Although having home ice is a benefit of being the Presidents' Trophy winners, and Vancouver made the most of it by winning the first two at home, there comes a time when every team must travel to enemy territory.

Vancouver Canucks head coach Alain Vigneault smiles at a reporter's question during a news conference in Boston Sunday, June 5, 2011. The Bruins and Vancouver Canucks play Game 3 of the Stanley Cup Final on Monday. (AP Photo/Winslow Townson)
For the Canucks that time is now. After picking up 1-0, and 3-2 wins in Games 1 and 2 in Rogers Arena respectively, Vancouver has now flown cross-continent and landed in Boston where they will take on the B’s in Game 3 tonight.

The Bruins sold out the entire regular season and postseason thus far, and another crowd of 17,565 is expected tonight in the TD Garden.  Considering it’s Boston’s first finals appearance in over a decade and the city has been raging with Bruins fever over the past week, Vancouver will have a hurdle to climb before the puck even drops.

Despite their 2-0 deficit, the Bruins expect the Garden to be rocking and are looking to feed off the crowd's energy early in the game. That emotional uplift provided by the crowd is something the Canucks are going to have to overcome.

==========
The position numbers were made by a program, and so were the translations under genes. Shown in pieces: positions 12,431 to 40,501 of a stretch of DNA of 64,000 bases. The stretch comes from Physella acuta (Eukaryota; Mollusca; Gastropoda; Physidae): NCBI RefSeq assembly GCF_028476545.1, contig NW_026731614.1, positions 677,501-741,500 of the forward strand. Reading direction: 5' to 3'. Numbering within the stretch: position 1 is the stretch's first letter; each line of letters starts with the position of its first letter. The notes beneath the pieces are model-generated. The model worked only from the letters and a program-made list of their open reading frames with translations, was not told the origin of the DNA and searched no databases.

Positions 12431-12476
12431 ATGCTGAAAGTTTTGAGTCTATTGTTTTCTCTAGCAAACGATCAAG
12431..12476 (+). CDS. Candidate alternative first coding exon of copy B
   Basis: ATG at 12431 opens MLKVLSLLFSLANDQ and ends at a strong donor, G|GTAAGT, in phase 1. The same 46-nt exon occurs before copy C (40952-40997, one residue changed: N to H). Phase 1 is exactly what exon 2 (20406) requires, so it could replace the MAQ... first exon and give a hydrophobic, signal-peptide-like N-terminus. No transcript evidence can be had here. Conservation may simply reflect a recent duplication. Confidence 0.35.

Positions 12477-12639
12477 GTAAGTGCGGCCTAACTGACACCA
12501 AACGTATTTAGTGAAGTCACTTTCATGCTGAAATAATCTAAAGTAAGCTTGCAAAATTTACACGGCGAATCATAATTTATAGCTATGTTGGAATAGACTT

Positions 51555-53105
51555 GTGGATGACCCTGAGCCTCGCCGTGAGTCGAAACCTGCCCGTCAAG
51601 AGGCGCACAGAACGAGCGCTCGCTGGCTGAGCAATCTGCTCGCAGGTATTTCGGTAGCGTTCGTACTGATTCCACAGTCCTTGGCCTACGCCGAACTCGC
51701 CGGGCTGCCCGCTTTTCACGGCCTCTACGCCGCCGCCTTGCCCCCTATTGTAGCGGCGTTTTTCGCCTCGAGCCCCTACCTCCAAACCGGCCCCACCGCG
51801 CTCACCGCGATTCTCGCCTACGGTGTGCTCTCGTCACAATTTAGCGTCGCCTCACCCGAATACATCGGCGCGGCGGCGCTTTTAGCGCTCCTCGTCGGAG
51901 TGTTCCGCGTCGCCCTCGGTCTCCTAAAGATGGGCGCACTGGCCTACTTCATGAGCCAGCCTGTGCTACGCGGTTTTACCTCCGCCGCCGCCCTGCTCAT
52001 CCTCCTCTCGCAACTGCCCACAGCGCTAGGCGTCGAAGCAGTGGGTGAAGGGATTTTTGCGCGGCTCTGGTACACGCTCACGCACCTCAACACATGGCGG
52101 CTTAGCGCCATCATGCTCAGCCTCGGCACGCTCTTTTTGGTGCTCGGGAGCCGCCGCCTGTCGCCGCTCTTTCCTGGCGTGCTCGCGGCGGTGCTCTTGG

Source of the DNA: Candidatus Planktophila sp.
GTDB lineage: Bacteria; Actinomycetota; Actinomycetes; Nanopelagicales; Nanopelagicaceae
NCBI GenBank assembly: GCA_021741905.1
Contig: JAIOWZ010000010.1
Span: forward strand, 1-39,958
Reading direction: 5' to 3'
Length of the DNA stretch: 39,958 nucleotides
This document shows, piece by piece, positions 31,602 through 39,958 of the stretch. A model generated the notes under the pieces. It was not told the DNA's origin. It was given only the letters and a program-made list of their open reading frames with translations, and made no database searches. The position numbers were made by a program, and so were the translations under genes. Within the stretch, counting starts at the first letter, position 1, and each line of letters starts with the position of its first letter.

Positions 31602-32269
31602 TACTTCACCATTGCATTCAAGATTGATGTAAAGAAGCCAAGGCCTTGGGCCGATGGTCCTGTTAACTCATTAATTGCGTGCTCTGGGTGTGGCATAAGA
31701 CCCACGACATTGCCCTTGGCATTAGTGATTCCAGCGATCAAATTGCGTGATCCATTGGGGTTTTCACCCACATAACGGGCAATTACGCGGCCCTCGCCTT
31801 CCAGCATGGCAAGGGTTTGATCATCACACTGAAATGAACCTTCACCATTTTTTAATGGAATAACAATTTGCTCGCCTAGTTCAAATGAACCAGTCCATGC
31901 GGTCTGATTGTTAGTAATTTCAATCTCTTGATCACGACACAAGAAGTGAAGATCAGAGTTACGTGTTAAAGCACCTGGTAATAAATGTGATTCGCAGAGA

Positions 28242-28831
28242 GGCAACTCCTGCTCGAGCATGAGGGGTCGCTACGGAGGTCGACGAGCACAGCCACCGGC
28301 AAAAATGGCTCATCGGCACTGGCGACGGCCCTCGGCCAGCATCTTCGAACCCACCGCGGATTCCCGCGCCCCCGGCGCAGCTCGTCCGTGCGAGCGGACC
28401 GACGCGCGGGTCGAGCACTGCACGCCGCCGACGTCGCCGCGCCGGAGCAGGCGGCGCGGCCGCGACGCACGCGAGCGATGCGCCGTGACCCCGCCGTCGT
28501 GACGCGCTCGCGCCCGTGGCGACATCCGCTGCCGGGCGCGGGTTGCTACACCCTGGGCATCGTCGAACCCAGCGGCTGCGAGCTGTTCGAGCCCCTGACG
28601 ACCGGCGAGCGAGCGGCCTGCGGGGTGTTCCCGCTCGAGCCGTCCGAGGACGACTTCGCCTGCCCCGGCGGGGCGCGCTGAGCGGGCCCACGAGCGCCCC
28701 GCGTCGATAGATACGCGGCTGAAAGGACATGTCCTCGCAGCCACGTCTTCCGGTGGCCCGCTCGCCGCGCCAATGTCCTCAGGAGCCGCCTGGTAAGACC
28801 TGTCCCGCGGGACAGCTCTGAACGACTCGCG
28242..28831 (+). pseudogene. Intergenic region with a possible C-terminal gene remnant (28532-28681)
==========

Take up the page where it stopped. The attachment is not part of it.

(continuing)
“I expect this crowd to be behind their team.  I mean, this is an 'Original Six' city, passionate for their hockey.  I'm sure their fans are going to be real supportive, just like our fans are in Vancouver,” Canucks head coach Alain Vigneault said.

“You have great cities, two beautiful places really where you have two hockey teams that are competing real hard on the ice.”

The Bruins will not only be feeding off the energy from their crowd, but also the desperation that is sure to be felt throughout the Garden. The B’s are down 2-0, after falling short in two close match-ups and a win in Game 3 will be key in turning the series around. A win in at least one of their two home games will be necessary.

The Canucks, however, are focused more on what they need to do to win rather than what they expect Boston to come out with.

“I think you're going to have two desperate hockey teams. Obviously from  [Saturday] night’s game, there were some areas that we feel we can definitely improve and do better, especially in that second period where we seem to lose momentum,” said Vigneault.

“We’re going to focus on our game, our game plan, make every shift
count, and be ready for tomorrow night.”

Staying in tuned with their game plan and focused on their own play with be a key component to Vancouver’s game. How well the Canucks can tune out the crowd will likely dictate how well they perform on the ice in the opening moments of the game.

“ I think the players have to be focused on the task at hand. If you are focused on the task and what you need to do to perform well, then your emotions are the right ones, your intensity is the right intensity so you can go out there and execute,” Vigneault said.

“We’ve been very good at that throughout the year, throughout these playoffs.  I expect us to be the same way tomorrow.”